|Action||Delayed Blowback||Barrel Length||11″|
|Magazine||12 or 20rnds dtch box||Weight||6.8 lb|
On paper the Reising M50 submachine gun seemed like a great idea for a nation headed to war. In practice it was a finicky device that failed miserably in the field.
Eugene Reising had been involved in firearms development for some years, including working on Browning’s Model 1911 team. Seeing the rapid militarization around the globe, he realized that one category of firearms, the submachine gun, had room for improvement. He went to work and had a patent ready by 1940. He then partnered with Harrington and Richardson and production began in 1941; just before the attacks on Pearl Harbor.Unlike other SMGs of the era, the Reising fired from a closed bolt. In an open bolt system, a pull of the trigger released the bolt to slam forward, discharging the round. This small delay and the human resistance to the spring pressing both the bolt forward and the firer back made both accurate and precise shooting difficult. The Reising’s closed bolt handled like a carbine and grouped favorably. The bolt operated unlocked, but with a delay in the blowback caused by a “shelf” milled into its top that rests in a matching recess in the top of the receiver. This slightly cushioned operation and prevented hot gas from venting out of the breech. Again, unlike other designs, the Reising sports a shrouded action bar instead of a standard operating rod or bolt. It is a plunger-shaped rod set inside the forestock and accessible from underneath. This was intended to prevent snagging in the field or stocks of guns from gouging each other in storage. A fire selector on the right side of the receiver allowed for full or semi-automatic fire modes. Reising’s SMG was much lighter and easier to manufacture than the standard issue Thompson M28A1. It would also be cheaper to purchase and require less overall machining in key parts. Much of its construction was done on machines nearly 50 years old at the time. It sports familiar cooling fins on the barrel and a compensator to help mitigate recoil by directing vented gas upwards. It uses a simple aperture sight and was considered effective from 50-300 yards. The fire rate was 450 rounds per minute.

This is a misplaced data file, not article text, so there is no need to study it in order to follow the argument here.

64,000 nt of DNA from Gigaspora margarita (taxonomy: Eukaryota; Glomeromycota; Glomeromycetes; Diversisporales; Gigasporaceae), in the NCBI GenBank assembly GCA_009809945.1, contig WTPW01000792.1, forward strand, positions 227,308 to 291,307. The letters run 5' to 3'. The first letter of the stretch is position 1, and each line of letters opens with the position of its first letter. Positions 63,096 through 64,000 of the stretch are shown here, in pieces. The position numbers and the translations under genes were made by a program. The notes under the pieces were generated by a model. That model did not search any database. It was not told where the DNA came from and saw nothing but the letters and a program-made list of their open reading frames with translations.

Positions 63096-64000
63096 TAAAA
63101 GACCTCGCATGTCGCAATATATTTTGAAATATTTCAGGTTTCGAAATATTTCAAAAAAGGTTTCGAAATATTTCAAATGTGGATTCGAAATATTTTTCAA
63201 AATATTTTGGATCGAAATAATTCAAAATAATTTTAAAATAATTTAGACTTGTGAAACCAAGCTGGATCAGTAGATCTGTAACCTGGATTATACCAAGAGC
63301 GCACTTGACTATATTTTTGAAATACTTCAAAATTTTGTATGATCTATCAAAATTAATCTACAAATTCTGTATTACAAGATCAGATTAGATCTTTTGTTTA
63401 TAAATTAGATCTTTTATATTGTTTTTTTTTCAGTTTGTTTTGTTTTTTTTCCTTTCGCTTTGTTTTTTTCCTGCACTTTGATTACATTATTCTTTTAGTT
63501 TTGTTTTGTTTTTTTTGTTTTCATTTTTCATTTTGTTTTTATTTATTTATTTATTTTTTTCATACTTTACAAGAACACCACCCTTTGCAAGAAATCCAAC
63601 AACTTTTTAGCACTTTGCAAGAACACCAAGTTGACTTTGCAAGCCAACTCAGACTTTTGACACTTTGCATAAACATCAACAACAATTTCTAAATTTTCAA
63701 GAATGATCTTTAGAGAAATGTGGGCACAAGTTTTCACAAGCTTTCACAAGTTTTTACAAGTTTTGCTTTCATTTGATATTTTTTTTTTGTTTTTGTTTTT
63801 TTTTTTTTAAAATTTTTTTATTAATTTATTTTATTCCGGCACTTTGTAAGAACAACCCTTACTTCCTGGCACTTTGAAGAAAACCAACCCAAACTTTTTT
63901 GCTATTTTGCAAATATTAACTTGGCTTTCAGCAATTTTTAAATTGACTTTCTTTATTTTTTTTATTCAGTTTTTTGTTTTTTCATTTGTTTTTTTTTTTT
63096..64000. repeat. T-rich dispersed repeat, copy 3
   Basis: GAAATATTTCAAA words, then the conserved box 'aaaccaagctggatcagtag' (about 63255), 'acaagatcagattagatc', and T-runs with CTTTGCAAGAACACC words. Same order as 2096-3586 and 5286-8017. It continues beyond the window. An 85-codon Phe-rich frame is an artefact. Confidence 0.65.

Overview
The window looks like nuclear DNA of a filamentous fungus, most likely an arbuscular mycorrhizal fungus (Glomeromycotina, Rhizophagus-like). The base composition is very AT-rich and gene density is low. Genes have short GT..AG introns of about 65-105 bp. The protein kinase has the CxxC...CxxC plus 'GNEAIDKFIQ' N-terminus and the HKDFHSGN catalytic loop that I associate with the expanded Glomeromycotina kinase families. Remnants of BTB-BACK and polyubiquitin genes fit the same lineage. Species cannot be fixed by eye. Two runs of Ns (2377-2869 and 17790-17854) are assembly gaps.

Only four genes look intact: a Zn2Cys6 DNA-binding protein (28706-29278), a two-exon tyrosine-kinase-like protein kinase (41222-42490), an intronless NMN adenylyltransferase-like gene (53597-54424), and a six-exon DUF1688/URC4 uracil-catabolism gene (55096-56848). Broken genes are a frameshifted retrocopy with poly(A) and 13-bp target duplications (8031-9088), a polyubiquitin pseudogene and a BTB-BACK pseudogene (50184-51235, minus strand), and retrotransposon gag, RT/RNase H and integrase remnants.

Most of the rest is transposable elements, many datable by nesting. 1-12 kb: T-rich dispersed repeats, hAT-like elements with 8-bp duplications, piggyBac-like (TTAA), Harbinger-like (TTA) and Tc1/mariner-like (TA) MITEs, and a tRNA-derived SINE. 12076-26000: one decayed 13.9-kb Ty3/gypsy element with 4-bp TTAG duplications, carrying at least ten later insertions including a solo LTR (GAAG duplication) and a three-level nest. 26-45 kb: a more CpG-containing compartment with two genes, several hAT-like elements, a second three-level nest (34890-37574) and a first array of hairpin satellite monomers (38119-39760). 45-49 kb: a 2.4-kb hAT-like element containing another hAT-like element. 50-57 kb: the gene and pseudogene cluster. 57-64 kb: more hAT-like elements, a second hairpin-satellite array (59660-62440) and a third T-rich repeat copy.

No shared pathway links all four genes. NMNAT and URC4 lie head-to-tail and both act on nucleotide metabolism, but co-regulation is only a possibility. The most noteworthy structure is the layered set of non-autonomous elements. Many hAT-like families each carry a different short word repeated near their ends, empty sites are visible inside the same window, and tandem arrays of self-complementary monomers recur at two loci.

With the outbreak of WWII the U.S. military scrambled for small arms. While the Army tested Reising’s SMG, they found it wanting and decided to prioritize Thompson production or make do without. The Marines, however, wanted to get something into the field badly and gave the Reising a more cursory look before adopting it as the Model 50 as a temporary relief SMG.
So the Model 50 was carried early in the Pacific Theater where it met with problems almost immediately. The delayed bolt was extremely sensitive to dirt and sand which led to regular jamming. The double stack, single-feed magazines also proved immediately problematic and failure-to-feed issues were common if feed lips were even slightly bent. This necessitated the development of a single-stack magazine, made by pressing flutes into the sides of a standard 20-round magazine so that it fit only 12 rounds single file. The shrouded action bar provided an opening in the stock perfect for taking in mud and gunking up the action further. Finally, the gun had a habit of overheating under sustained fire.
Ultimately, the M50 was loathed by the Marines and there are accounts of officers ordering whole shipments dumped straight into the ocean or rivers for fear their men might actually rely on them in combat. They were quickly withdrawn from service and subsequently replaced with Thompson M1A1s or the “Grease Gun.”
Most Reisings still in the U.S., like ours photographed here, are actually police, prison guard and factory guard models. The military versions are typically parkerized and feature underside slings where as the rest were blued and side-slung. Several other models were also produced: a Model 55 wires stock paratrooper, a Model 60 “light rifle,” and a Model 65 .22 training rifle. We will cover each of those as we encounter examples though.
Special thanks goes out to The South Carolina Military Museum for letting us borrow this SMG!